Last Updated on October 16, 2023 by rudyooms
This blog will be the 7th one in the Windows Declared Configuration series (WinDc). In this WinDc series I am focusing on what the “Refresh Schedule created by declared configuration to refresh any setting changed on the device” is doing.
This 7th part of that series will be focusing on the Migration of that same Declared Configuration refresh task. I will divide this blog into multiple parts.
When our device is getting enrolled with Endpoint Privilege Management, we will notice that the device will get a LinkedEnrollment. With this Linkedenrollment/dual Enrollment, the device will start communicating with the Declared Configuration Server to receive the Endpoint Privilege Management (EPM) Policies AKA Declared Documents
It communicates with the service by using the Declared Configuration CSP (WinDc / Declared Configuration Service/dcsvc)
If you are interested in my insights, please visit my blog about this enrollment. I just added a new kind of flow I was working on, to get it clearer.
When you have read Microsoft their article or mine (I will advise mine :)) you will notice that the Declared Configuration Protocol is one of the most important pieces on the device to start talking with this Declared Configuration server.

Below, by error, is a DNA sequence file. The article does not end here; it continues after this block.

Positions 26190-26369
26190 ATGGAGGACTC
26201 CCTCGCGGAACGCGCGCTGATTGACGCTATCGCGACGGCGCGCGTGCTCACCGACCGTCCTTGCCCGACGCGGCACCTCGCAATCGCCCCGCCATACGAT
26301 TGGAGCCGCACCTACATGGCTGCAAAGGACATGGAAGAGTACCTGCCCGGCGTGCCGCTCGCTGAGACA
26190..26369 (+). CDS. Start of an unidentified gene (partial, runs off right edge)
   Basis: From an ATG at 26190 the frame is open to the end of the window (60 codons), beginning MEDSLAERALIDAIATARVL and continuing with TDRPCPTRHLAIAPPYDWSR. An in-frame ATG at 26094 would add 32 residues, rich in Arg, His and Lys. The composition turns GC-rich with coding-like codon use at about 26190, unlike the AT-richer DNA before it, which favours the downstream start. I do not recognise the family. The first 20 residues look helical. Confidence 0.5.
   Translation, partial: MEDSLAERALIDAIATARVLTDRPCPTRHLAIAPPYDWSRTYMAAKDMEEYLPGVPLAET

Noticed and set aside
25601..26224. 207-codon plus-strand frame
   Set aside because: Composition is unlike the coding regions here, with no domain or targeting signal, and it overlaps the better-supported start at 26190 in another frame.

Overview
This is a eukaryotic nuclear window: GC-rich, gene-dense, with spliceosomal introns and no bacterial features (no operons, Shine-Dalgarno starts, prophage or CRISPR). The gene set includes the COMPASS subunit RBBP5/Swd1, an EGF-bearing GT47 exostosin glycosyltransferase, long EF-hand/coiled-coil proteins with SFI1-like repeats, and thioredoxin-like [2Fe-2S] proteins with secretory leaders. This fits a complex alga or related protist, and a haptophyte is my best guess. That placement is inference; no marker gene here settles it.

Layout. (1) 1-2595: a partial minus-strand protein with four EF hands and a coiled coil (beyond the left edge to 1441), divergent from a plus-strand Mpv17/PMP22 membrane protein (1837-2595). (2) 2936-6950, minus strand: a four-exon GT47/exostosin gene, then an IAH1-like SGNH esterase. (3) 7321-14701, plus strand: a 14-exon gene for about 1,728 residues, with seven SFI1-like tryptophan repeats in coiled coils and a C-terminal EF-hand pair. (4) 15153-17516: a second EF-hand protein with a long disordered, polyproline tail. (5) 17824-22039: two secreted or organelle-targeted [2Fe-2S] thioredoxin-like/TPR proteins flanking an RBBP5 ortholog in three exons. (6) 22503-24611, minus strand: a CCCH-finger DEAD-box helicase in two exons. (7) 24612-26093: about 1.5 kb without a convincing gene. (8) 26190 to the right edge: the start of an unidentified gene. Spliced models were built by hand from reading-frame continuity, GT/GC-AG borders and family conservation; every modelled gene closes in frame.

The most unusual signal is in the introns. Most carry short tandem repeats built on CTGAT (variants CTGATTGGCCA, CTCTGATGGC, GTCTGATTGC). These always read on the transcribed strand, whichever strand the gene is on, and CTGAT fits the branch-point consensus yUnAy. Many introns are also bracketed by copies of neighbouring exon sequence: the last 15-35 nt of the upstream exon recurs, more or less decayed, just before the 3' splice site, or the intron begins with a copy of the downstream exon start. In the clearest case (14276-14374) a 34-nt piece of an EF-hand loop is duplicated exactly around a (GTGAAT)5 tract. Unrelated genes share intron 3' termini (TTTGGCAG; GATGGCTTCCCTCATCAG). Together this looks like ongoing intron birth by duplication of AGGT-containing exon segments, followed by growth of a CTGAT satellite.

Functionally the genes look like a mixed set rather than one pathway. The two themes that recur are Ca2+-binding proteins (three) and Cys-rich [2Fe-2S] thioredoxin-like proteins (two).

That’s why I dedicated a lot of blogs to it! In my opinion, the dcsvc.dll (declared configuration service on the device) has a lot of magical stuff in it!
One of the magical things is definitely the “Refresh Schedule created by declared configuration to refresh any setting changed on the device”
This “one piece” is a true treasure! You can compare it with this nice treasure chest.
Once you have opened it with some tools like IDA/Procmon/MessageAnalyzer, you will be amazed at what’s inside. At first, I thought this blog series would only have 6 parts but somehow while writing, I stumbled upon some more stuff. My advice, start with part 1 before reading this one… but hey, that’s only my advice.
Let me continue the story because suddenly the Uber super duper refresh task was moved to the corresponding Declared Configuration enrollment (I used to call it the mmp-c enrollment. Moving on now…)
In this part of that series, I will be zooming in on how that task Is migrated, and maybe more importantly, I will show you how you could get to know what’s coming just by searching for some keywords.
2. The Refresh Task gone!
While playing around with the declared configuration protocol and trying to break things to get to know it, I noticed that somehow the “refresh task” that was stored in the scheduled task root: Microsoft\Windows\EnterpriseMgmt was gone
At first, I thought I broke the declared configuration again and I needed to sync my device to bring it back to life but after syncing the device that schedule was still missing in action. It didn’t take that long to find it as somehow that schedule was now moved to the declared configuration enrollment task folder.